A couple of women in their 30s are there, and we strike up some small talk. One is training for a half-Ironman. The other is trying to knock off the full. Way more rad than me. Better yet for them, they’re done — 14 miles in the books. I tell them “Good job!” and head back down the hill.
Eight miles done. Seven to go. It’s 90 degrees.
WEST BANK, PART 2: The downhill slope away from the trailhead parking lot is steep, and you have to be careful — cyclists bomb down that hill pretty quick, and with sharp turns going back north they only have so much wiggle room. But I got out of that OK and stuck to plodding ahead, stopping at the railroad tracks to drink again.
By now, every slight uphill is a chore. It’s harder to keep my breathing rate and heart rate down, and really, it has little to do with what I’m doing. The sun is running the show now and I have to obey its rules.
I slowly trudge past the Rose Garden, then refill my water bottle again at the next water fountain. Yep, I’d already drained its 24 ounces in not quite two miles. Oh, and my stomach tells me it’s already hungry again. Fuel fail.
There is a portion of the path that has a bridge going over Mooser Creek, a small stream that dumps into the Arkansas. I see people going down here to fish a lot, and I have to wonder what little bugs might be in the fish that are patrolling the waters so close to the Rose Garden. I also wonder if these fish are important protein sources for the folks living in the Not-So-Cherry Hills trailer park. On my latest jaunt I saw a fella and his young daughter walking away from the Mooser Creek inlet with a couple of fish on the stringer. I guess fish was on the menu that night.
By now there isn’t a lot of bounce to my step. Mr. Sun has taken possession of that. Those water stops can’t come soon enough.
Most of those soccer games are over, too. A few are still being contested, but the big crowds that were there earlier are long gone now.
I’m still seeing plenty of cyclists, but fewer runners. I’m sure cycling in the heat has its own challenges but I have to think the breeze you get at bicycle speeds helps cool things down. And aside from getting a crick in your neck/back and saddle soreness, the pounding from running has to be more fatiguing. Maybe I’m wrong. Cyclists, feel free to set me straight. I don’t mind correction. But come on…
Seeing the power plant means the pedestrian bridge and its crossing to the east bank is near. And, of course, another water stop. And just a few more miles to go.
HOME STRETCH: Back on the east bank of the river, there are more people, including runners. They all look so much fresher than me. And faster. I keep telling myself that they’re all just out on little 3-milers, and if they’d already had 13 under their belt, well, they’d be as pathetically slow as me. Hey, find motivation wherever you can, right?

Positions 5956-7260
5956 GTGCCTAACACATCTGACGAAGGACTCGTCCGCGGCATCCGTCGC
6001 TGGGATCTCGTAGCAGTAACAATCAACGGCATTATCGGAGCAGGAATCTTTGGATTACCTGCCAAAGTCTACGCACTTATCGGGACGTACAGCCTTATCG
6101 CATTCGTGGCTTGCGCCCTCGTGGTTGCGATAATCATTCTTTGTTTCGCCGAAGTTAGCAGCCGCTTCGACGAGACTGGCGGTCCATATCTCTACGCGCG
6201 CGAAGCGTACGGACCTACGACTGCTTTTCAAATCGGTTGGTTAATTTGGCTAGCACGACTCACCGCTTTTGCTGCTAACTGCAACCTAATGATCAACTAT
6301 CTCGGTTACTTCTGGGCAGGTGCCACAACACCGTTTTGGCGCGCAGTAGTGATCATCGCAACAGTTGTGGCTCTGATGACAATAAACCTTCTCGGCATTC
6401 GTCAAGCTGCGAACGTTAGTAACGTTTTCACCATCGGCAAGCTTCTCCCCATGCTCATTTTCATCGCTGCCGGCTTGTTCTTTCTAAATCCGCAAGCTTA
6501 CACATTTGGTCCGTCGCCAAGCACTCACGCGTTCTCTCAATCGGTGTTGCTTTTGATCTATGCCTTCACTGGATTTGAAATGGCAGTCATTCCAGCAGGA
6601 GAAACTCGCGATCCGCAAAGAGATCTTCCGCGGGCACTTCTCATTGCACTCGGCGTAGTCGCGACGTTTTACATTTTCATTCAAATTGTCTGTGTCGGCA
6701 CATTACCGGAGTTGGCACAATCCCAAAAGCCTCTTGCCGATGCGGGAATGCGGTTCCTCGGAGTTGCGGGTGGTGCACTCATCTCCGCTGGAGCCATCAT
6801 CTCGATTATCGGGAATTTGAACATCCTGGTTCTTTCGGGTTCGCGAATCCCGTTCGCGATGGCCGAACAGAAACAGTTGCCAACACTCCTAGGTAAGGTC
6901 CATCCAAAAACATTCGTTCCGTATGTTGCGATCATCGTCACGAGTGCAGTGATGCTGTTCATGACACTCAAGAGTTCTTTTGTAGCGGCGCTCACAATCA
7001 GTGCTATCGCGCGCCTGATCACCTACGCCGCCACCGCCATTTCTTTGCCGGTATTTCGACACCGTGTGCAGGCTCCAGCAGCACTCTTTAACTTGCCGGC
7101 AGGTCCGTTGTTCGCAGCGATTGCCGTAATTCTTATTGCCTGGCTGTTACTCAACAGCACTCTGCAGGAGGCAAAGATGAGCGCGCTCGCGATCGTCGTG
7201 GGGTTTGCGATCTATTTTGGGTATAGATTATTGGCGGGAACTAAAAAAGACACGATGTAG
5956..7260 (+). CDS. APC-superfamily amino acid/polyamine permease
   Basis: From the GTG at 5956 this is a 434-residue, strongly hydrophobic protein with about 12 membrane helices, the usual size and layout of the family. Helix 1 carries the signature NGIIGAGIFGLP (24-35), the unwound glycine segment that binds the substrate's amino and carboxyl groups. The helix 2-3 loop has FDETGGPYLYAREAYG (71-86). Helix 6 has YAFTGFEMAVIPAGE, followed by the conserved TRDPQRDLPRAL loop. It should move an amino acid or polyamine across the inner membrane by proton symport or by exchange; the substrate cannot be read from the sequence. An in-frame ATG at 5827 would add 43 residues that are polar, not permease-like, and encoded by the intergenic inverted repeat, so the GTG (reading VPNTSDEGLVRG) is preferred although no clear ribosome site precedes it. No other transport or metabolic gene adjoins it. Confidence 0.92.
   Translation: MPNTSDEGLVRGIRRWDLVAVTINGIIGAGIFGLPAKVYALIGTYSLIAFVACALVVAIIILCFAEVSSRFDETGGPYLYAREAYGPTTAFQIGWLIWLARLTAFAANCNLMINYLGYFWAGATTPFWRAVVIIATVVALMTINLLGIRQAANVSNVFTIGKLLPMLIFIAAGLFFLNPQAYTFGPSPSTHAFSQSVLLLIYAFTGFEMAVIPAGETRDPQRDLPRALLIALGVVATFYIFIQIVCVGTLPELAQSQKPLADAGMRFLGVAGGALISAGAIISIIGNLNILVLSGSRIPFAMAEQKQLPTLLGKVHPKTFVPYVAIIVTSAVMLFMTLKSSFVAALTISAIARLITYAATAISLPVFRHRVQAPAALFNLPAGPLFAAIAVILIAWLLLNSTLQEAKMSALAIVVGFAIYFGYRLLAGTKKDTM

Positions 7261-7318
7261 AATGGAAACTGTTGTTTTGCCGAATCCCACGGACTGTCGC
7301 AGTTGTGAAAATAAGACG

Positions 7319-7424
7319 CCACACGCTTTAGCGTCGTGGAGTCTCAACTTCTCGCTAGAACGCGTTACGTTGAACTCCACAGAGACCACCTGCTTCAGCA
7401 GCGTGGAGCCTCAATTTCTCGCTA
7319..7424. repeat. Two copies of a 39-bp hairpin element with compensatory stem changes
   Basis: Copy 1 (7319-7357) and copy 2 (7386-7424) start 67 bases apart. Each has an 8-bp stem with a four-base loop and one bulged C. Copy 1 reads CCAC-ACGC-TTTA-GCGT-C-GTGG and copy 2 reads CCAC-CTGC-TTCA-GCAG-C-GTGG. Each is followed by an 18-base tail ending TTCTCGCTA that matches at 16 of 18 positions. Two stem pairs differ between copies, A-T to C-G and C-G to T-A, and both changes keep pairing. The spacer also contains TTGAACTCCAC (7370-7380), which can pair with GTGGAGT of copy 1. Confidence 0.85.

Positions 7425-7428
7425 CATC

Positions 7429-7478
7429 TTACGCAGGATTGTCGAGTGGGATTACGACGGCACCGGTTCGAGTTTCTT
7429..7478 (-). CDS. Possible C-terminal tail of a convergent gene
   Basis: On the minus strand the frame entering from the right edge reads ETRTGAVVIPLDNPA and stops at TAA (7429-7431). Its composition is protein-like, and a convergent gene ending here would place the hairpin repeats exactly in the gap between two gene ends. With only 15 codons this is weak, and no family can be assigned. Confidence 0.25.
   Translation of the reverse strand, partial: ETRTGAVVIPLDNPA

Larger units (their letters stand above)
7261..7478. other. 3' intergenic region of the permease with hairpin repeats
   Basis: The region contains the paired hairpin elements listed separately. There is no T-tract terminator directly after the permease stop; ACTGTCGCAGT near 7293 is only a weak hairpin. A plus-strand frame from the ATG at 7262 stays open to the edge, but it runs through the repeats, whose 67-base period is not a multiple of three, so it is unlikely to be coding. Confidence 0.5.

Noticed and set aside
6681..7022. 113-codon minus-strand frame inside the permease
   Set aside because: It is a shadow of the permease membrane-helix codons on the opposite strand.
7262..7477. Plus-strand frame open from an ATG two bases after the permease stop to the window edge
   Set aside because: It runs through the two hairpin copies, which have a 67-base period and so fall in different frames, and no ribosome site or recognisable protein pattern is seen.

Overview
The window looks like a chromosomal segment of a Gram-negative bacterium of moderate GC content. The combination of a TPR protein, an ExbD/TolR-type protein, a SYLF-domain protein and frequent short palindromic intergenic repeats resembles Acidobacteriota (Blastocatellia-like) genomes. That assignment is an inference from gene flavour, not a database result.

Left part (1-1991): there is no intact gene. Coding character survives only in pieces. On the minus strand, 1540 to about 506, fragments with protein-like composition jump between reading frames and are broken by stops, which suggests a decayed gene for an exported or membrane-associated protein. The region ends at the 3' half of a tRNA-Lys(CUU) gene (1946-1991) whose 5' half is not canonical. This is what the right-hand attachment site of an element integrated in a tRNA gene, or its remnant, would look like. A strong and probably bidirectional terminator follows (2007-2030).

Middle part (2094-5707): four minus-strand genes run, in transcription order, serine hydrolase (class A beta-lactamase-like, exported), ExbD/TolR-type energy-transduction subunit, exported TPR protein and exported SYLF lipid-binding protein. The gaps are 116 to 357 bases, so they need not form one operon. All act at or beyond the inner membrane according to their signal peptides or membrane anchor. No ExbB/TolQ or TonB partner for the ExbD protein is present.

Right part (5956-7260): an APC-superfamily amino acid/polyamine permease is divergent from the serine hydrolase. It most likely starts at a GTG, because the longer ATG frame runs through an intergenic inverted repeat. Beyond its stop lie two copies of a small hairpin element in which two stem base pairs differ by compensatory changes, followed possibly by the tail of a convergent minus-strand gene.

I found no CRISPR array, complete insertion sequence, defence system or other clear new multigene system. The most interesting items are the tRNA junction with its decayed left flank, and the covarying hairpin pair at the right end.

I eventually make it up to a parking area by a riverside restaurant called the Blue Rose Cafe. There’s a water stop here, too (thank God!), but this is also where the roughest part of the run begins. Downtown Tulsa is on the crest of a hill, and it is quite literally all uphill from here.
It’s 93 degrees.
“Hey, good lookin!” a female voice calls out from an SUV. Surely whoever is in that car is blind or delusional. I take a closer look and realize it’s my friend Dina and her husband BJ. I shuffle over to say hey.
“How far you going?” she asks.
“Fifteen. But man, I’m SOOO done.”
“You need a ride?” she offers.
“Nah, I gotta get this done.”
We chit-chat a little more, and then I’m off. I decide to run as hard as I can uphill on 18th Street toward Cheyenne, and my legs just say “No.” Somehow I see an image of Dikembe Mutumbo wagging his finger at me. “No, no, no! Not in my house!”
The shuffle continues. The sun, that nuclear-powered jerk 93 million miles away, wants me to quit. So does the uphill grind. And the pavement. And everyone in the world. They all hate me right now. Heck, I don’t like myself at that moment. I keep questioning myself, why I do this every week, how not-fun these long runs are, hoping that they’ll become easier when it gets cooler (though the miles will increase), and doubting if I can actually achieve the lofty goals I’ve set for myself this fall. I have no answer to any of this except to keep moving forward.
Block by block, the route shortens. A half mile. A quarter mile. A couple of blocks. And then, in front of my gym, it’s over. Bent over, hands on knees, dripping wet, slimy sweat on my legs. Everything from the waist down hurts. But it’s over. Weekend long run complete. Sunday is coming, that blessed day of rest.
POST RUN: It’s here the ritual begins, and quite honestly, I love every bit of it. I know I absolutely cannot sit down. First, because I’m a sweaty, slimy mess. But if I sit too long, well, “a body a rest tends to stay at rest.” It will hurt too much to get up to do anything, and believe me, I have things I need to do.
Back at home, I drink some more water. I make a smoothie, chock full of awesome recovery food, protein, carbs and other goodies. I slam that down. Off go the workout clothes, into the shower. Still on my feet, mind you.
Once fed, showered and clothed, now I can move on to the next – and best – phase of the ritual: Sleep. I hit the couch. Turn on some football. Flat on my back, it takes about four or five snaps of the pigskin before I’m out.
Forty-five minutes later, I’m up. I gingerly stand. Grab the black marker and put an “X” though the day on my training schedule, which is now half filled with black X’s. Moving once again, I’m ready to roll. Time to go out. Visit friends. Enjoy the weekend. By looking at me, you’d never know of the sufferfest I just endured.
Except, of course, for the copious amounts of food I ate that afternoon and evening. I’m all about replacing those calories I lost that morning, and rebuilding my body to get ready for the next week of training, a mix of short, faster runs, hill repeats, track work, trails and, yes, another weekend long run.